Katie Comer places a dollar bill in a donation box atop a flatbed truck.
Katie Comer places a dollar bill in a donation box atop a flatbed truck. - 
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Kai Ryssdal: One hesitates to pry, but here goes all the same. Why do you give to charity? Presumably it's because you believe in the mission of the nonprofit in question. Does the tax deduction you get figure in at all?

I ask because there's a move afoot in Washington to reduce that deduction. Which brings us to our series Economy 4.0 and its examination of how to make the global economy work better for more people. It also brings us to our correspondent David Brancaccio. Hey David.

David Brancaccio: Hey there.

Ryssdal: So you got to help me out man. Why do people want to reduce incentives for giving, especially in times like these, when in theory people need charities in what they do?

Brancaccio: Well, No. 1 the government says it needs your money. It's not just anybody saying this. The president of the United States is quite enamored with the notion of looking at this charitable deduction. Who is not enamored are Democrats and Republicans on Capitol Hill. You can guess what charities think about this. And they've been lobbying like mad to get the idea of reducing the charitable deduction off the table. But according to Suzanne Perry, who's senior editor at the Chronicle of Philanthropy, the president won't let the idea go.

Suzanne Perry: People in the charitable world say, "He was one of us. He came out of a community organizing background." I think he is really convinced that this would be fairer.

Brancaccio: It would be fairer to reduce the amount that you get back if you give to charity.

Ryssdal: David, what do we know -- behavioral economics-wise -- about what happens if you reduce incentives. Do people in fact give less money?

Brancaccio: It looks like they do but just a bit. There are a bunch of studies -- and they don't all agree, but the estimate is last year we gave $290 billion to charity -- if they messed with the charitable deduction, lose about $1 billion to $3.2 billion. But there is a different way of looking at it. Eugene Steuerle is a tax expert with the Urban Institute. He says the impact of tax incentives is an age old question for economist -- they don't agree on what will happen, as these reports showed. But maybe you could think about it differently.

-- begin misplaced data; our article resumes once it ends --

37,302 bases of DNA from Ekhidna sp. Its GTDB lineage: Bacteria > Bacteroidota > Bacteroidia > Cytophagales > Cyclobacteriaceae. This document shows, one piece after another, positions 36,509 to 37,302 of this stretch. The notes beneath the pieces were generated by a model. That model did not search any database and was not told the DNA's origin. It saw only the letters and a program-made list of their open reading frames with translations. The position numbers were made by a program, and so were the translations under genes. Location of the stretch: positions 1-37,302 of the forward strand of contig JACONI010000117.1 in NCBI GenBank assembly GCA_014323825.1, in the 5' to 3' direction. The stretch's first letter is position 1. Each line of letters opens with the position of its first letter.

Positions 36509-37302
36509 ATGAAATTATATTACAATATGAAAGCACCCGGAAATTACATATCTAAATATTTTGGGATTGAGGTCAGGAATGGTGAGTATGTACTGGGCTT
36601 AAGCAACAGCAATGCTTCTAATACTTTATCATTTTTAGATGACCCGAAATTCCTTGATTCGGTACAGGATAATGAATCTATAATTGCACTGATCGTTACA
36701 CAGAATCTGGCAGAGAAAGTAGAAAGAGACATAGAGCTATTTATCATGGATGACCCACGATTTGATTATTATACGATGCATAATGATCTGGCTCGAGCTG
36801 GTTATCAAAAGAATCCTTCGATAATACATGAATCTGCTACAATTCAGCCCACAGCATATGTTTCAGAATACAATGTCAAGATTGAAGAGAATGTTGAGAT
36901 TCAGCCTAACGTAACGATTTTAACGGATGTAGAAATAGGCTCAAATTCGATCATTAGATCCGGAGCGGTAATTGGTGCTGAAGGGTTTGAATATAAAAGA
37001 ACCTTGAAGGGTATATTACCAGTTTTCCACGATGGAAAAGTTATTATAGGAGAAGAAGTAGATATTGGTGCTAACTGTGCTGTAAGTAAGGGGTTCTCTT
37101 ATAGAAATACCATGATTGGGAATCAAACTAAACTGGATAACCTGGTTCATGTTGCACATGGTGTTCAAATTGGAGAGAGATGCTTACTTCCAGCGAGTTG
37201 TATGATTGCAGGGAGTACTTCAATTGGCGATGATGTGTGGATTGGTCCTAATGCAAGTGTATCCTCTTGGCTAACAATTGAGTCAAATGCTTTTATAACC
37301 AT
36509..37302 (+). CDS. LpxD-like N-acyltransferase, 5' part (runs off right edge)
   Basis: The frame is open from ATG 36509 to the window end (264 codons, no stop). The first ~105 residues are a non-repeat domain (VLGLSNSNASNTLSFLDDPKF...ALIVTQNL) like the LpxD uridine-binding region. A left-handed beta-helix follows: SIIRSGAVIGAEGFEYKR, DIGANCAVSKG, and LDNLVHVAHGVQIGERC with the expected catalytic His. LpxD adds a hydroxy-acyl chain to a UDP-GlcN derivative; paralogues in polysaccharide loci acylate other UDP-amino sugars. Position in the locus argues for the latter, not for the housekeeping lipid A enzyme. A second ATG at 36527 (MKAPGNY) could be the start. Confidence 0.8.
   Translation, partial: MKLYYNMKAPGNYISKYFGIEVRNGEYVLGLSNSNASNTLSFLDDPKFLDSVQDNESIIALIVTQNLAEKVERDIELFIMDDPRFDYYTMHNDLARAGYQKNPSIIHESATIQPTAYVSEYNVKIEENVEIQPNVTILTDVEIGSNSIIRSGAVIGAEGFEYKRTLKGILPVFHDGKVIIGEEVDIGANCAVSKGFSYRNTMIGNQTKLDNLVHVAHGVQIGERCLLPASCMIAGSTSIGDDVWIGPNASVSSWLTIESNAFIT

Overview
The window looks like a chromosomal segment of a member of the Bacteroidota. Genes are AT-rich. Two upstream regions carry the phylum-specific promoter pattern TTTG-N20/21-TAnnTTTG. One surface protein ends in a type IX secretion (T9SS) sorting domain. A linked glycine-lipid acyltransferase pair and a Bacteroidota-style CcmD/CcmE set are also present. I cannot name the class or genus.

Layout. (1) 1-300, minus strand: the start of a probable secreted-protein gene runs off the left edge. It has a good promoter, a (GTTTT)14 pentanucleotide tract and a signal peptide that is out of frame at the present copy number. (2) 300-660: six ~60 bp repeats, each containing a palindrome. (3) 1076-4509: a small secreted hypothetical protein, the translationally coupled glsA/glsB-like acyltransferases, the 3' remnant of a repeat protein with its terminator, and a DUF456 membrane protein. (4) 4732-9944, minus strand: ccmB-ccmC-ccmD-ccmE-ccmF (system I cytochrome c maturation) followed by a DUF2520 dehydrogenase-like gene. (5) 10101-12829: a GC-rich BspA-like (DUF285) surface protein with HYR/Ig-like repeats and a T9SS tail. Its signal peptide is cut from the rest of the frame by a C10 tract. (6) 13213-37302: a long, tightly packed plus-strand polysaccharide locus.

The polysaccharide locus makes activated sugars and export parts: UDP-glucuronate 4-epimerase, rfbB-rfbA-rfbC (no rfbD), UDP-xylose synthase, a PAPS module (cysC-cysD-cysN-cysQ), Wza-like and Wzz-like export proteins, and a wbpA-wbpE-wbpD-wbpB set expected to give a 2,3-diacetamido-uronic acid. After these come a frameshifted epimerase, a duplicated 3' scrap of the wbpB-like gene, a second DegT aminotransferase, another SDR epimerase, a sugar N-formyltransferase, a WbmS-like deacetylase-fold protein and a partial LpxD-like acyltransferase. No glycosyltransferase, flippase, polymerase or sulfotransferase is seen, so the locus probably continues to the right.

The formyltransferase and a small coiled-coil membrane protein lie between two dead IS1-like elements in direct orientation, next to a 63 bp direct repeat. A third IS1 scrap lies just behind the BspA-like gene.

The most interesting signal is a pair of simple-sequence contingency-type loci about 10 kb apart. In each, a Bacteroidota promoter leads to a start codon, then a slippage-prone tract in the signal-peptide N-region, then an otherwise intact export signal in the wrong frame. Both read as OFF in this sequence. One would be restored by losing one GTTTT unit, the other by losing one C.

Eugene Steuerle: Economists generally believe that to the extent you care about incentives, they apply to the last dollar we give. So, you and I are likely to give to our church or to some local charity and we would do that whether we had a charitable deduction or not. But at the point in time at which we've already given that money away, our next dollars of giving are more sensitive. And we are sensitive to the extent to which there is an incentive.

Ryssdal: So David, riddle me this. Let's go back to the introduction when I said this series is about making the global economy work better for more people. What then can we say is the greater good? Collecting tax from people to use on, one imagines, government programs that help people? Or, encouraging people to give to charity?

Brancaccio: Well, think about it this way: If the government can collect more taxes, there is more money for the government to distribute for services. But if the tax incentive does encourage, say, wealthy donors to give away money, there are studies that show they tend to favor things like education rather than paying for basic needs -- because that's what the donors want. So it actually changes where the money goes. What is interesting is that the bipartisan super committee looking at doing the big cuts to the federal budget, they are going to look at this. And when that report comes out later in the month, I'm going to look down to this charitable deductions line.

Ryssdal: We'll see what it says. David Brancaccio and our series Economy 4.0. David, thanks a lot.

Brancaccio: You bet.

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Follow David Brancaccio at @DavidBrancaccio